rvk: The names of the tables don't matter. They are some simple tables I am using to get familiar with SQLite. They could be anything. For example the Cities table could be a Mark-Ups table where each line is a mark-up percent, (10%, 20%) and the Countries table could be a Products table so each product would have only one mark-up applied to it. I used Countries and Cities just to play around with. The cities table does not have countries associated with it so I could select London as the capital of the USA. While this does not reflect the real world, I am trying to get the updates working as, e.g., if I was doing markups and products, the markup would not belong to only one product. 

zvoni: Please see my first comment to rvk. I am trying to get familiar with it and with Lazarus. I can only go on examples I see and many of them used autoincrement. However, if SQLite does not need them I can remove them and I can change the datatypes but those don't get to the issue. That is, I want to be able to update (in this example) the capitalId column in the countries table using the id of the value I select in a dblookup. I'm not sure why I need a foreign key in the Cities table as there will only ever be one capital city. Surely it should be possible to use the tables as they are (ignoring autoincrement columns) Again, this is just a simple example for me to play with SQLite. Each item in the countries table will only ever have one item from the cities table. The tables could be anything as I mentioned to rvk above.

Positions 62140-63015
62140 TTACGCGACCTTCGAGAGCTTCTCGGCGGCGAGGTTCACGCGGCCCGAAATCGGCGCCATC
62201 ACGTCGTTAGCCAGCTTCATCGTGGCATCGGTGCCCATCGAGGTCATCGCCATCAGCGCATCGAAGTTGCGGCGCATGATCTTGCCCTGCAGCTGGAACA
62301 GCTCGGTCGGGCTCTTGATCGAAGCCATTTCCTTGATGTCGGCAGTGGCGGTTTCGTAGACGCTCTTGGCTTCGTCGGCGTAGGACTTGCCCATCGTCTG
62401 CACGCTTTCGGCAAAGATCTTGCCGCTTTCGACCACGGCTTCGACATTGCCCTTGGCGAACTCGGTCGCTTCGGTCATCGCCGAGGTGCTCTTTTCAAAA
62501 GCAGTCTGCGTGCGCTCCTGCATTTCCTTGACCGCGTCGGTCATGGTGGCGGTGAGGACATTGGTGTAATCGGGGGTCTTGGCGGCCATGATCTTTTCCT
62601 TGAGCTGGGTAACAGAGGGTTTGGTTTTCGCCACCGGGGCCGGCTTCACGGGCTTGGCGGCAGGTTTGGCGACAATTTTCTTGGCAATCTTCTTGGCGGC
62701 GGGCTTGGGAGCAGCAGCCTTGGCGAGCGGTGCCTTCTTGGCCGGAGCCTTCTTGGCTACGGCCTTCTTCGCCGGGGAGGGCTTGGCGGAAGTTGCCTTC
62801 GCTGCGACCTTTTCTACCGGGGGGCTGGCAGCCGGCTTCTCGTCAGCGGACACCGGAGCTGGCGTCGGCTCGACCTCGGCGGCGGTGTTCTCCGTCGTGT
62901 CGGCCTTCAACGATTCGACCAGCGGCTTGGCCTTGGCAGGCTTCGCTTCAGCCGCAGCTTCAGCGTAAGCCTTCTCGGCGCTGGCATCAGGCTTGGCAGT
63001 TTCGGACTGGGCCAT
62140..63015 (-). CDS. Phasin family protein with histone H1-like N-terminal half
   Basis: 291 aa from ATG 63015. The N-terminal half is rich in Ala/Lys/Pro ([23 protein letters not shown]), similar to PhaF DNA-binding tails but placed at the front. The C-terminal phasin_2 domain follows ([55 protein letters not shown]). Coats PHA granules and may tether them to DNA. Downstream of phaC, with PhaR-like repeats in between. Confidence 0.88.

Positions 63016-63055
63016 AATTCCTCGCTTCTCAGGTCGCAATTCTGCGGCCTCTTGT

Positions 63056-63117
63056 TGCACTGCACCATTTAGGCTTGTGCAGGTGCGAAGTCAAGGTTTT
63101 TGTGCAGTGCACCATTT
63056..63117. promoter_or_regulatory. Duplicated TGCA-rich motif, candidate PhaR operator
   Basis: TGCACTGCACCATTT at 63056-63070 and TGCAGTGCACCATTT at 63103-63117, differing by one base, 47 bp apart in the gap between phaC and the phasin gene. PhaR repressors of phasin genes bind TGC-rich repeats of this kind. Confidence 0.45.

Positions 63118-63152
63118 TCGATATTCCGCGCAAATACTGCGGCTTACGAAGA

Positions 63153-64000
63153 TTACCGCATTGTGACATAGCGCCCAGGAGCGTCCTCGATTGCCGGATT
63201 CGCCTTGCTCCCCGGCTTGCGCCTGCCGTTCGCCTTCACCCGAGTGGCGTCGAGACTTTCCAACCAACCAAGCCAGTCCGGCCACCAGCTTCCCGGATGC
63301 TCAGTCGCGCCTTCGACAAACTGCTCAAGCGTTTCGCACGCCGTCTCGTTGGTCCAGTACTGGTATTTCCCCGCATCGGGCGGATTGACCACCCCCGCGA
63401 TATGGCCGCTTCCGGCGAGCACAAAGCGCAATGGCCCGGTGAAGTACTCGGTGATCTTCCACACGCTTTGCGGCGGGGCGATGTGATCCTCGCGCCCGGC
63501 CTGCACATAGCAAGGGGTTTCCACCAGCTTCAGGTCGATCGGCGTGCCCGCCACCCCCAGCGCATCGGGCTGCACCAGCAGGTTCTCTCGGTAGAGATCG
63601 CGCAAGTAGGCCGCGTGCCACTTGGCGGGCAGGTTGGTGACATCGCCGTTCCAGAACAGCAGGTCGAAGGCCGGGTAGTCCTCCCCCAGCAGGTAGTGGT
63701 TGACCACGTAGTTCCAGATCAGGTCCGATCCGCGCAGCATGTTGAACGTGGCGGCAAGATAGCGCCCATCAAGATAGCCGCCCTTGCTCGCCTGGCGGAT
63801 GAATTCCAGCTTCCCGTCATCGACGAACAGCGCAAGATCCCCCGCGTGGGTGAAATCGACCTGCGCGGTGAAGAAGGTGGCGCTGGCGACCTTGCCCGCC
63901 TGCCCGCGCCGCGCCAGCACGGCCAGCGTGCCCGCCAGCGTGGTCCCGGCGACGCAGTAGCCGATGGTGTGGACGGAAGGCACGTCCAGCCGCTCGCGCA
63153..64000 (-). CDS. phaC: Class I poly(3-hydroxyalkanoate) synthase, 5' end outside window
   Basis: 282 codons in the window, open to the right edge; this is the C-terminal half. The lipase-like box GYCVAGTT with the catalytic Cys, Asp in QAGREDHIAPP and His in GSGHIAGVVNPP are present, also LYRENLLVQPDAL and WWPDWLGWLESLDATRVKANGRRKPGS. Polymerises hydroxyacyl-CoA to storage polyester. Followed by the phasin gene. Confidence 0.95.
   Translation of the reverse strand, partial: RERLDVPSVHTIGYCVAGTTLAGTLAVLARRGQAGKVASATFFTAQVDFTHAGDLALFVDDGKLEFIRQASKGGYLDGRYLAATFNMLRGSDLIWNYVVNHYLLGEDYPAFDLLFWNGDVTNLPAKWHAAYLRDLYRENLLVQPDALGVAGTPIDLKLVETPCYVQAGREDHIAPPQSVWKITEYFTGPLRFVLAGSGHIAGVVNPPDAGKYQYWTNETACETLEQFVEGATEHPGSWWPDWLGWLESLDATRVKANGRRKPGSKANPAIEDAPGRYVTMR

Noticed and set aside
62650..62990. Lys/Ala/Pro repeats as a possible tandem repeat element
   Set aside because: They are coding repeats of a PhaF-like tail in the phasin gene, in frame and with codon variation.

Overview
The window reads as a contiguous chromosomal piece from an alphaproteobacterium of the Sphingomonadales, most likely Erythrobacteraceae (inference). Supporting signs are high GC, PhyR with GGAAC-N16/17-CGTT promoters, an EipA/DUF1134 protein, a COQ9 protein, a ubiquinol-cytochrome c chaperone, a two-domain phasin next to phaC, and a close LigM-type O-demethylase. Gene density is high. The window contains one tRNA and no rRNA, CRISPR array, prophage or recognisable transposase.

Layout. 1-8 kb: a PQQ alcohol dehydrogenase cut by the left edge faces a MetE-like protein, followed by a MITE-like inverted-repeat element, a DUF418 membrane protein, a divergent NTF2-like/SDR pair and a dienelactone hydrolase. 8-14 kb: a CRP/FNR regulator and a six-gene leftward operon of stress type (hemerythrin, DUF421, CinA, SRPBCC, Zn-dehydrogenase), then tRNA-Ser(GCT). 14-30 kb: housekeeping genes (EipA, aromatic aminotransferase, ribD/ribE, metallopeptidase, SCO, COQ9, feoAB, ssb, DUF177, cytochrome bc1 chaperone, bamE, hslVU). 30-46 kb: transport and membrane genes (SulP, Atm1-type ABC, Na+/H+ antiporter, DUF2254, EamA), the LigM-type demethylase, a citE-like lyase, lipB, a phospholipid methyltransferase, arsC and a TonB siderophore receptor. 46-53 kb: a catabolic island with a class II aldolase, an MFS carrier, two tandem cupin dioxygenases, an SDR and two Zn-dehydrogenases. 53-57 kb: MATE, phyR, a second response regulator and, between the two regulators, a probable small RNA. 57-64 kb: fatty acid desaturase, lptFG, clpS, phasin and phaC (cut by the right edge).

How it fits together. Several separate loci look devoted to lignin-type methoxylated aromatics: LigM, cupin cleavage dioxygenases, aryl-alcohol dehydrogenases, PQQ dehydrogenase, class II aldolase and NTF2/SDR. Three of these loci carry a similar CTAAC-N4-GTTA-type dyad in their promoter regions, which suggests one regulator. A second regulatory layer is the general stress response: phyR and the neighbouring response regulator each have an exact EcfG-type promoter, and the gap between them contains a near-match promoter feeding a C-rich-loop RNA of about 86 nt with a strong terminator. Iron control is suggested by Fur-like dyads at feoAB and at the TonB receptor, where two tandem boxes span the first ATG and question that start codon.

Cheers

rvk

  • Hero Member
  • *****
  • Posts: 6161